Thursday, May 30, 2013

RD Gateway Windows Server 2012 Capacity Planning

imageMicrosoft has released a whitepaper for download about capacity planning for the RD Gateway running on Windows Server 2012.

RD Gateway Capacity Planning in Windows Server 2012.docx

“…Remote Desktop Gateway (RD Gateway) enables authorized remote users to connect to Remote Desktop Protocol (RDP) accessible resources on the corporate network, from any Internet-connected device by using the Remote Desktop Connection (RDC) client. This whitepaper contains scalability results, testing methodologies, analysis, and guidelines for RD Gateway. It describes the most relevant factors that influence the capacity of a given deployment, methodologies to evaluate capacity for specific deployments, and a set of experimental results for different combinations of usage scenarios and hardware configurations…”

Source and download:

RDS blog announcement:

Thursday, May 23, 2013

2000 Seat VDI Deployment Benchmark (By Dell & Microsoft)

A new Blog post on MSDN by the Microsoft RDV team how they recently partnered with Dell to build a 2000-seat VDI deployment (all pooled virtual desktops) at their Enterprise Engineering Center (EEC) in Redmond.

“…The key idea of this architecture is that VDI compute and storage are per host; think of these as VDI pods, and you can just add more pods to host more users. The key advantage of such a design is that we only need high availability (HA) type storage for user docs and settings, and typically such an infrastructure already exists in an enterprise. If not, it can be built mostly independent of the VDI. And just to complete the picture, some shared storage might be required depending on your preference for HA configuration of back-end services such as SQL, although the VDI-specific services have application-level HA and can work either way.

Following is a high level overview of our deployment.


In the preceding diagram, please note that the capacity of this deployment is primarily a function of the number of VDI hosts; one could easily add more hosts to grow capacity without upgrading the management infrastructure, but bear in mind that you may need to increase storage for user docs and settings (this analogy holds for traditional desktops with roaming or redirected folders too). That said, another benefit of this architecture is that the design of storage for user docs and settings is decoupled from the VDI design, which makes it especially ideal for pooled virtual desktops.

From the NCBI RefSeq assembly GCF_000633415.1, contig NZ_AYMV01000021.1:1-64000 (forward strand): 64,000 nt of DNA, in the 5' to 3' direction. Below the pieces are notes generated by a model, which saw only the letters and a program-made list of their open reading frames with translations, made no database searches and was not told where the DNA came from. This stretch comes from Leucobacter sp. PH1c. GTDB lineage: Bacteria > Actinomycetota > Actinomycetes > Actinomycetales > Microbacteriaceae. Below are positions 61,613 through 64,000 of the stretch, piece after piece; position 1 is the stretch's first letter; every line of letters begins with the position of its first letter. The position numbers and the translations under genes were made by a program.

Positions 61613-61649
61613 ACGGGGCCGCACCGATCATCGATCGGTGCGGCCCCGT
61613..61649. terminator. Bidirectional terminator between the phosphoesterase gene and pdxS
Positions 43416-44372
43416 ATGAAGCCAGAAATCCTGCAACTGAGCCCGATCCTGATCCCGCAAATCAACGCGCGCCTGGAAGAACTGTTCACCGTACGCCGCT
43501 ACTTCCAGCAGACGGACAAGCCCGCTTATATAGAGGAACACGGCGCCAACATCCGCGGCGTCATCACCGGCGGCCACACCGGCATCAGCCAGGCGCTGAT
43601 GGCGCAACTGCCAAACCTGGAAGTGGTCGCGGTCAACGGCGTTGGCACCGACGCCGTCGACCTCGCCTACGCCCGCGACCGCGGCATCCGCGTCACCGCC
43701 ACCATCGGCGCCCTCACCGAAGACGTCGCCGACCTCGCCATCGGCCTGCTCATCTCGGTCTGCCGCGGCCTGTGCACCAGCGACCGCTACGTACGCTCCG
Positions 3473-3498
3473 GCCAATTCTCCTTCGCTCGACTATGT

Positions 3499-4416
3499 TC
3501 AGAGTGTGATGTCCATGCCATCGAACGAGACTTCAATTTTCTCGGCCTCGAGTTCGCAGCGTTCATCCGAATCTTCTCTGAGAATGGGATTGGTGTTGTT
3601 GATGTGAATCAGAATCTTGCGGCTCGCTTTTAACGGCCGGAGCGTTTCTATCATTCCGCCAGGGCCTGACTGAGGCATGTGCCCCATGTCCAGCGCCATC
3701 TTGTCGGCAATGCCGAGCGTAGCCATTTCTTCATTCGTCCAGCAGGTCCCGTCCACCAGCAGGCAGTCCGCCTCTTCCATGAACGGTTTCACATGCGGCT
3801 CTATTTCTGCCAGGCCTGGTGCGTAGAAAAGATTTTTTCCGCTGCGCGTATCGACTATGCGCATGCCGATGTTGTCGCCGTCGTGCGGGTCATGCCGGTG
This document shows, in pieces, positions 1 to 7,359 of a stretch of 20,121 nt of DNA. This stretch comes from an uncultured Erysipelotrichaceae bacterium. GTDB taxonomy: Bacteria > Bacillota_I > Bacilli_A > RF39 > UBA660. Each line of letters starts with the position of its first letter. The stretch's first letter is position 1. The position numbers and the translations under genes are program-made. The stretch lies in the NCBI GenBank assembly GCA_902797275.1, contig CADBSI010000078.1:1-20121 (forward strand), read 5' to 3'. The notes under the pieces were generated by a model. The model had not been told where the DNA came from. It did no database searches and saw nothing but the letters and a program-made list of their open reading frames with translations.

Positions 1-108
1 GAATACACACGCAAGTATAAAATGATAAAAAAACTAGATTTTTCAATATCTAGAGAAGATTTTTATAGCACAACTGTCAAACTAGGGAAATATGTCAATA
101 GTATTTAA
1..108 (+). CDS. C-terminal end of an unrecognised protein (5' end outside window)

Read the complete blog post here:

Wednesday, May 22, 2013

Windows Server 2012 RemoteApp and Desktop Connections: Default Connections and File Type Associations

A new blog post by Travis Howe, a developer on the Remote Desktop Virtualization team on default connections and file type associations in Remote Desktop Services on Windows Server 2012.

A summary:

“…Default connections

When we added the RemoteApp and Desktop Connections feature in Windows Server 2008 R2 and Windows 7, many administrators wanted to be able to push connections to their users by using Group Policy. To help enable this, we supported a “silent install” API that allowed a user to be signed up for a connection without any prompts. Administrators had to push something like this script on Script Center to their users by using Group Policy.

In Windows Server 2012 and Windows 8, we improved this scenario. We have added a new Group Policy container under “Remote Desktop Services” called “RemoteApp and Desktop Connections,” and within that container have defined a new policy setting called “Specify default connection URL.” Enabling this policy setting causes users to be subscribed to RemoteApp and Desktop Connection at the specified URL. RemoteApp and Desktop Connections that have been installed by using this policy setting have a special name: default connections…”

“…File type associations support: what does it mean?

So what do I mean when I say that default connections are able to install file type associations? When an administrator is publishing RemoteApp programs, they can also choose to publish file types that should be associated with that program. Then, when the RemoteApp program is installed as part of a default connection, we associate the RemoteApp program with those file types on the client machine.

The next time the user tries to open a file of that type, the standard Windows 8 file type association behavior will be used to determine which of the registered programs should be used to open the file. Often, the user will be given a choice. For example, if Microsoft Paint has been published as a RemoteApp program with the .bmp file type association, the user is presented with the following options…”


For the complete blog post and source:

Thursday, May 16, 2013

New Article: Disaster recovery options for the RD Connection Broker 2012 (HA)